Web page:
Historically, political turmoil in Latin America, at large, has been of great concern for business investors. However, Chile’s low political risk compared to other Latin American countries, like Brazil or Venezuela, acts as extra security for investors. Low political risk combined with the ease of setting up a business, low corporate tax rate, and a highly competitive economy present Chile as a suitable option for growing your business internationally.
Singapore: Asia’s Business Launch Pad
Only recently, Singapore was considered an emerging market by the World Bank and International Monetary Fund. Today, Singapore is well developed and considered a financial hub and business “launching pad” for western-headquartered companies in Asia. Singapore’s ease of doing business, government incentive programs, low corporate and personal income tax rates have attracted new investment to the city-state in recent years. Its strategic location near China, Hong Kong, and Southeast Asia nations, free-trade attitude, positive long-term economic growth, and diversified economy are also primary reasons for doing business there. The city-state experienced a GDP growth of 7.2% in 2021, up from a reduction of 5.4% in 2020. Real GDP is expected to grow by 3.8% in 2022.
The economy, which is heavily trade-dependent and reliant upon its seaports, is propelled by exports in manufacturing, specifically electronics and chemicals. Financial services is one of Singapore’s primary sectors, with Singapore aiming to surpass Hong Kong as Asia’s leading financial center.
The city-state’s international business environment, supported by Enterprise Singapore, a government agency championing economic development, and political stability have allowed it to grow significantly since 2010 and more recently to attract companies that once considered Hong Kong home. Companies across all industries, most notably within financial services, have moved or considered moving portions of their business operations from Hong Kong due to China’s strict zero-covid policy, which Singapore abandoned last year and is further reducing covid-19 restrictions within the next month.
Singapore is also significantly reducing covid-19 restrictions within Q1 2022. This move, combined with recent growth in the financial services sector, give it an upper hand in attracting foreign business. Companies considering new business operations will also appreciate an easy set-up process with little bureaucracy involved.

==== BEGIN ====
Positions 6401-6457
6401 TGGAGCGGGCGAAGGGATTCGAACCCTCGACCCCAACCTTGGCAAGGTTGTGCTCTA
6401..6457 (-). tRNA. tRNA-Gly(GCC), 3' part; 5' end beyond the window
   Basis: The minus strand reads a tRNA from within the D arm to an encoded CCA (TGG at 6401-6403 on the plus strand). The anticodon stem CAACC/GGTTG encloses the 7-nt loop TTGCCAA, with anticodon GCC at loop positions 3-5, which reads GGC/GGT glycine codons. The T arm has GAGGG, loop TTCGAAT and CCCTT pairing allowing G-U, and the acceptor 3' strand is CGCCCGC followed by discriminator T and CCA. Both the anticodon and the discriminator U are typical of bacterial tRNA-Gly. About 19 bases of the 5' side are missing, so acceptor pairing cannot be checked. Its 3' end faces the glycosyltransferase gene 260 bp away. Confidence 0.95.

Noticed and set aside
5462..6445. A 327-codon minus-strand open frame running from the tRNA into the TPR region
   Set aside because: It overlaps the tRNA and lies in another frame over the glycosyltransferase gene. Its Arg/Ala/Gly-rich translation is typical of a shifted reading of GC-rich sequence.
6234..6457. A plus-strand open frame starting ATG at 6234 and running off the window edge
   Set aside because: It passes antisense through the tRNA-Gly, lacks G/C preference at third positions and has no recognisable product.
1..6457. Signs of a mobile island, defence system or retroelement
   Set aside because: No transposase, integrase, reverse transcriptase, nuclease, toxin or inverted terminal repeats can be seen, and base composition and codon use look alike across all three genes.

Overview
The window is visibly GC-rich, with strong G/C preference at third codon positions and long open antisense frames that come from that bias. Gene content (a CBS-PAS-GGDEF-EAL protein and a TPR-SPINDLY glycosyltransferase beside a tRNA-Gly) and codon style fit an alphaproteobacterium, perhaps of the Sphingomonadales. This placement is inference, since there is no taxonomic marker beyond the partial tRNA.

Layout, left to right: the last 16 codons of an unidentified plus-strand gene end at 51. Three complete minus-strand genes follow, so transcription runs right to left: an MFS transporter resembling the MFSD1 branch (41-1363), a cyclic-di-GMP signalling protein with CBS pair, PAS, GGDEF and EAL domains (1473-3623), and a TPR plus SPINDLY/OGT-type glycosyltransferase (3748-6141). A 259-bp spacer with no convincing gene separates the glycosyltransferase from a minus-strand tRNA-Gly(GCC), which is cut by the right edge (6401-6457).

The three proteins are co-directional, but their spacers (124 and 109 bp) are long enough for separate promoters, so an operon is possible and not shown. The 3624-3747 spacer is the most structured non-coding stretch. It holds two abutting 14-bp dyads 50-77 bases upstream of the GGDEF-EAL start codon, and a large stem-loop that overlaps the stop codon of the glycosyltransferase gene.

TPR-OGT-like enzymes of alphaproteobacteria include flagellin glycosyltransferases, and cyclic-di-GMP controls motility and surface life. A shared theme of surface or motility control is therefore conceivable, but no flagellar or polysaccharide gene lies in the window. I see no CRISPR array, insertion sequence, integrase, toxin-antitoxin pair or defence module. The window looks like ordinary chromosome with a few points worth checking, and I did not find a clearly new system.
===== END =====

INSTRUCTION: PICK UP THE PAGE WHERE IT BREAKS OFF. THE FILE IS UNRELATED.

A Word of Caution: Looming US-China Tension
Doing business in the city-state incurs the challenge of navigating US-China geopolitical tensions. China and bonds are two pillars of investment that have contributed heavily to the large Government of Singapore Investment Corporation (GIC) sovereign wealth fund since its inception four decades ago. Singapore’s status as the leading exporter of capital via the GIC is a robust strength of the economy. It has helped create a financially safe operating environment.
However, the GIC’s investment pillars are currently battered by geopolitics, inflation, and regulatory crackdowns, thereby threatening the continued success of the investment environment. A weakened investment environment, in turn, can affect other countries they invest heavily in, such as Vietnam.
While global events, such as the Ukraine-Russia conflict and the lingering global pandemic may have long-term effects on global trade, businesses will continue to seek opportunities for growth in new markets despite these challenges. EMDEs like Vietnam and Chile, and a more developed economy like Singapore, are viable options due to the variety of aforementioned characteristics of these markets. However, corporate leaders should conduct comprehensive competitive market analysis to determine if these or other markets are more suitable for long-term success in their sector.